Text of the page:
Lay boneless chicken breast on your cutting board, and halve them lengthwise (knife parallel to the board, so you end up with two thinner breast-sized pieces). Then pound them flat to tenderize. Dredge them in beaten egg, then a mixtue of bread crumbs and grated parmesan cheese and herbs.

Fry for a few minutes on each side. Drain on paper towels. Put a thin layer of tomato sauce in the bottom of a baking pan (I use my 13x9 pyrex), then lay the fried chicken pieces in it in a single layer, then coat with just enough sauce to cover (I use a spoon and just barely coat them). Spread a layer of mozzarella cheese over it, and bake, covered, for about 25 minutes at 400 degrees--basically until the sauce looks like it's bubbly and heated through. Then uncover just to get a touch of color on the cheese, maybe 5 minutes more.

Serve with spaghetti/pasta, or on hero sandwiches, and a salad...

Makes for great leftovers, too.

Or..make two pans, freeze the second one instead of baking it, and bake it later when you want dinner and don't want to cook.
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I marinate boneless chicken breasts in italian salad dressing for a little while and then either bake them or grill them. They taste really good, it's quick and easy and the meat is never dry that way.
hey - we cube our chicken and marinate it with chopped onion, chopped parsley and coriander, paprika, ginger, cumin, chili pepper, salt and olive oil. it should be a little saucy. add all together with a couple of spoonfuls of water in a saute pan and cook slowly covered until nearly done, then take the cover off to let any too much sauce evaporate (we eat this with bread so love the sauce with it but you can make it drier).

oh, also we just found this great marinade that we used for roasted chicken the other night & it was superb: 1T miso, 31.2T sugar 1/4t. grated fresh ginger, 1/4t. grated garlic, 1T. toasted sesame oil, 1/2t. soy sauce, 1t. mirin, whisk all together and marinate. this was great with some wasabi mashed potatoes . . . .
we're been chicken fans here too. heres my list:

fried chicken
roasted chicken
chicken fajitas
chicken parmesan
chicken double baked ziti
chicken picata
chicken cacciatore
bbq chicken on the grill
loose meat bbq chicken in the crockpot
chicken soup
chicken salad sandwhiches
chicken alfredo

heres a fun recipe to try tho :

shrek soda chicken (cuz i used seven up with a picture of shrek on the bottle)~
otherwise known as:

Crockpot Garlic Brown Sugar Chicken

1 large chicken, cut into serving pieces (I use boneless, skinless breasts)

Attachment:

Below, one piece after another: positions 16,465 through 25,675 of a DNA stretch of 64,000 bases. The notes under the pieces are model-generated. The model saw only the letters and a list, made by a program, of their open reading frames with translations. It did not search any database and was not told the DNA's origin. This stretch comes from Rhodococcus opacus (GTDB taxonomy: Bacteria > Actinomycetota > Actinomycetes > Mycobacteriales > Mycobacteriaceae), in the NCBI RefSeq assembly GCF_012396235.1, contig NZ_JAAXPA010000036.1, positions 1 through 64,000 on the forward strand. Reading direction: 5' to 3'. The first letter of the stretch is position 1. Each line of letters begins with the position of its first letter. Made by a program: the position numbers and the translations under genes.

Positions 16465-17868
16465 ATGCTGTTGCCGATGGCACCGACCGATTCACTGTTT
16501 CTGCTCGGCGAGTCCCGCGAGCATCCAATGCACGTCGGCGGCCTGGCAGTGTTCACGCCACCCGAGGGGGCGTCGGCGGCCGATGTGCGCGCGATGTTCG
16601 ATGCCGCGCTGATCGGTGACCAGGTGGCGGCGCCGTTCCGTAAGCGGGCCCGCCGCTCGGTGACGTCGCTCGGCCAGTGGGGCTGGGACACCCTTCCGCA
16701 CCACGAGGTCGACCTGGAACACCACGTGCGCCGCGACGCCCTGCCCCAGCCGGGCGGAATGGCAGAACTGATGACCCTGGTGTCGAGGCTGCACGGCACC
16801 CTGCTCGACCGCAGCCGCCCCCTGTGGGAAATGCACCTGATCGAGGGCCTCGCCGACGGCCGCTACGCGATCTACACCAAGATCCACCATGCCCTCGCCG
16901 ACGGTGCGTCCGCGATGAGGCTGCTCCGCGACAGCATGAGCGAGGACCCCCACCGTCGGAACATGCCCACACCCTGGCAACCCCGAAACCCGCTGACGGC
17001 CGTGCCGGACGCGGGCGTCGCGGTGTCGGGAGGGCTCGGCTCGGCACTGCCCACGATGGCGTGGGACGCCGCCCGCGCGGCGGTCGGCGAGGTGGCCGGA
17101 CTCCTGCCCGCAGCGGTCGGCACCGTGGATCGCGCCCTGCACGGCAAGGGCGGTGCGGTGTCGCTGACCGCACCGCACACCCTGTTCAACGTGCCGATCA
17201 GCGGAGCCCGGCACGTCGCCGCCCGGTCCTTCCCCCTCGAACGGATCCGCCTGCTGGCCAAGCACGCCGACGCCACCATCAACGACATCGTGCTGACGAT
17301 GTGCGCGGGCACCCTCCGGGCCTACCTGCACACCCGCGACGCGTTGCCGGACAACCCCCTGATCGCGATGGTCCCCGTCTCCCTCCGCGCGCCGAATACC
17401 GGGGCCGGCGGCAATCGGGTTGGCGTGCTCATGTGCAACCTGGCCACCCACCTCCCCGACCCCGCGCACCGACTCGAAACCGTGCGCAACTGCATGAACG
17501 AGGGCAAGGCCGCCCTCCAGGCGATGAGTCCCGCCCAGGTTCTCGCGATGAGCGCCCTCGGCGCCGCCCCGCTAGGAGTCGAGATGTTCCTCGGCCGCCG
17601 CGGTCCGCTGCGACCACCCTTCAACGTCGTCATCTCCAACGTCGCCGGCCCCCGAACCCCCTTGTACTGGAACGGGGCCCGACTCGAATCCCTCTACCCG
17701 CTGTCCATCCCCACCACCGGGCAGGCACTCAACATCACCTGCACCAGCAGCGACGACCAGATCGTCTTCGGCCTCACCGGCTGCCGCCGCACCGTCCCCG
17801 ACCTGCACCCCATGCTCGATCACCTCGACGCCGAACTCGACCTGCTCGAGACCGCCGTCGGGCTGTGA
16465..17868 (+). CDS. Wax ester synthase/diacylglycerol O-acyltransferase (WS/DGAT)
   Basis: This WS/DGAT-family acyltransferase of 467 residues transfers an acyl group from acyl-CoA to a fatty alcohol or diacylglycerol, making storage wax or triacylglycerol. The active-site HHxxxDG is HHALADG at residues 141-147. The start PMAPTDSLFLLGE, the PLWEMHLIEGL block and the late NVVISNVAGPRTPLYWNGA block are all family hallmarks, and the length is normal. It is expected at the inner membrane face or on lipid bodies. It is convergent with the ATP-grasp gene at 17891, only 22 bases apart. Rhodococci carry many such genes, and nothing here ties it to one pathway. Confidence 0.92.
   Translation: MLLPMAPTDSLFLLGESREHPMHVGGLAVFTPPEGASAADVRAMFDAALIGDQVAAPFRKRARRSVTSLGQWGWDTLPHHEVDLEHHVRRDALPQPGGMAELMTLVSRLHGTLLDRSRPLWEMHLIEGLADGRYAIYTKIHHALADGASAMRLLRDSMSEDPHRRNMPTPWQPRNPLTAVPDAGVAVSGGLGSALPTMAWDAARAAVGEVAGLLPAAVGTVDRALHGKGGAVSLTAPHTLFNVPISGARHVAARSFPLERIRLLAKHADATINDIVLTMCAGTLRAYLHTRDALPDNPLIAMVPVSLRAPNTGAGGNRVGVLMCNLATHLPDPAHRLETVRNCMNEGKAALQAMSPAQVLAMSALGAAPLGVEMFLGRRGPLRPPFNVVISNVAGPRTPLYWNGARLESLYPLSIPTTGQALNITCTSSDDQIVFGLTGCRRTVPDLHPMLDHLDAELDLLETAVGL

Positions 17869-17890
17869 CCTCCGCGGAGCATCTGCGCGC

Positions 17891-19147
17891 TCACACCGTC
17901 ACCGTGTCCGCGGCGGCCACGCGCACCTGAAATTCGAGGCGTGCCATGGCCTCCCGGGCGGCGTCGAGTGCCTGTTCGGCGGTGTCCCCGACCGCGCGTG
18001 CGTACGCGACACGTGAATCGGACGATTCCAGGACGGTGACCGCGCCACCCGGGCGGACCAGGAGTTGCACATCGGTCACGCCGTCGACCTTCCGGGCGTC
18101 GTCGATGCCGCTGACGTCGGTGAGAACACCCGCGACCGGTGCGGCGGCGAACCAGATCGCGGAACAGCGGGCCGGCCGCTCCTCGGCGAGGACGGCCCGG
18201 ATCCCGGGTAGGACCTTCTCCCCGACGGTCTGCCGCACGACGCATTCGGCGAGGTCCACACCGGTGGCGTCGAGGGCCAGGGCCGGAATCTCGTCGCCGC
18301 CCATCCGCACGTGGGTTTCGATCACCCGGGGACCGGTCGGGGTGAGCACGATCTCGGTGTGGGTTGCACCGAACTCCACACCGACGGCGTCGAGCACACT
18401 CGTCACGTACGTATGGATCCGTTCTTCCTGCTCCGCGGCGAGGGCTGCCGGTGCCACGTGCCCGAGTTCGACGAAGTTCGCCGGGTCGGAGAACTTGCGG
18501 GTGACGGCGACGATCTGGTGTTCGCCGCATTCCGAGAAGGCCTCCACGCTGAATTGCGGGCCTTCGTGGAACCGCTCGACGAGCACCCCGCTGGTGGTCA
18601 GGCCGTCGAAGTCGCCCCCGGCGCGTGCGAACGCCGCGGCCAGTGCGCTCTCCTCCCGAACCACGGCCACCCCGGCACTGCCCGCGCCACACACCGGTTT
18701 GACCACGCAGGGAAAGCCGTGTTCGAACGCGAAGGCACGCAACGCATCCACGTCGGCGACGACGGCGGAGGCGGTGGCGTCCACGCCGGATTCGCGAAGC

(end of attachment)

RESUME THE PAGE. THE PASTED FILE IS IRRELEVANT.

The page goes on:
1 cup packed brown sugar
2/3 cup vinegar
1/4 cup Sprite or 7-Up soda
2-3 tablespoons minced garlic
2 tablespoons soy sauce

1. Place chicken in crockpot.
2. Mix all remaining ingredients and pour over chicken.
3. Cook on low for 6-8 hours.
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One that we just had this week was Mu Shu Chicken. This was one of my favorites from chinese restaurants when I was a kid, so when I saw Emeril do it on his show I decided to make it at home. The recipe is here,00.html and is for mu shu pork, but I substitute chicken sometimes and it is yummy. You can make it with or without the pancakes, and it does take a little more time if you're going to do the pancakes, but they are what makes it different from just another stirfry dish.

Thanks everyone else for the great ideas!
This one is a repost from an old thread.... I hope that's ok....

A friend of ours gave us some homemade, frozen pesto cubes (they were on the large side, though-each one being about 1/4-1/3 cup). I made a tasty chicken dish with them....

Cut 4 large chicken breasts (partially frozen is ok)into wide (1 1/2inch) strips.
Cut 5 plum tomatoes into large chunks.
Slice a medium onion and a red bell pepper into 1/2 inch slices, separate rings.

Toss all of the above ingredients together with 1.5 T. of flour, some black pepper, thyme, bay leaves, 1.5t. chicken soup base (or some boullion) and your (thawed or fresh) pesto. (I used two of her "cubes", probably about a half cup. I also added a tablespoon of fresh garlic, since my friend doesn't put much garlic in her pesto.)

Pack your mixture into a deep baking dish with a lid- ideally, one without much extra room. Pour a dry white wine over the mixture-- up to near the level of the food, or about one cup, whichever comes first.
Bake, covered, at 325. The time will depend on the size of your baking dish. Uncover near the end of cooking to let your liquid reduce.
Serve over couscous, pasta, or rice.